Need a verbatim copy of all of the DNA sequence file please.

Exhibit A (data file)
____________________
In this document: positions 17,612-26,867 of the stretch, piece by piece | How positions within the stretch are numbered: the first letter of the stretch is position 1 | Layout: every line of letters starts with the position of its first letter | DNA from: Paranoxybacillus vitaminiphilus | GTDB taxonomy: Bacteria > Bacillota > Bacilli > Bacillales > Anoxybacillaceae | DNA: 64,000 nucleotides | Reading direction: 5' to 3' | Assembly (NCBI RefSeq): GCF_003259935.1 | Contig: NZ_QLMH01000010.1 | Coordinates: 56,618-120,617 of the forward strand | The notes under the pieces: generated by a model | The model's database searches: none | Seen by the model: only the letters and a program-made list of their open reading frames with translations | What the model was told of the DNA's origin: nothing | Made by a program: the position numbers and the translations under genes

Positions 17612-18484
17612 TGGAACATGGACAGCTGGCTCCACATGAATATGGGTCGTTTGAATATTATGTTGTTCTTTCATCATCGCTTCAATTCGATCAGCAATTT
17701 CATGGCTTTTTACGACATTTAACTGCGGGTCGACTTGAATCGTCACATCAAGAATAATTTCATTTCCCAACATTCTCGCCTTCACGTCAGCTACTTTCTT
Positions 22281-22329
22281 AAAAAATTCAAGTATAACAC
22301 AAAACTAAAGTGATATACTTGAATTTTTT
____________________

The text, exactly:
In this document: positions 17,612-26,867 of the stretch, piece by piece | How positions within the stretch are numbered: the first letter of the stretch is position 1 | Layout: every line of letters starts with the position of its first letter | DNA from: Paranoxybacillus vitaminiphilus | GTDB taxonomy: Bacteria > Bacillota > Bacilli > Bacillales > Anoxybacillaceae | DNA: 64,000 nucleotides | Reading direction: 5' to 3' | Assembly (NCBI RefSeq): GCF_003259935.1 | Contig: NZ_QLMH01000010.1 | Coordinates: 56,618-120,617 of the forward strand | The notes under the pieces: generated by a model | The model's database searches: none | Seen by the model: only the letters and a program-made list of their open reading frames with translations | What the model was told of the DNA's origin: nothing | Made by a program: the position numbers and the translations under genes

Positions 17612-18484
17612 TGGAACATGGACAGCTGGCTCCACATGAATATGGGTCGTTTGAATATTATGTTGTTCTTTCATCATCGCTTCAATTCGATCAGCAATTT
17701 CATGGCTTTTTACGACATTTAACTGCGGGTCGACTTGAATCGTCACATCAAGAATAATTTCATTTCCCAACATTCTCGCCTTCACGTCAGCTACTTTCTT
Positions 22281-22329
22281 AAAAAATTCAAGTATAACAC
22301 AAAACTAAAGTGATATACTTGAATTTTTT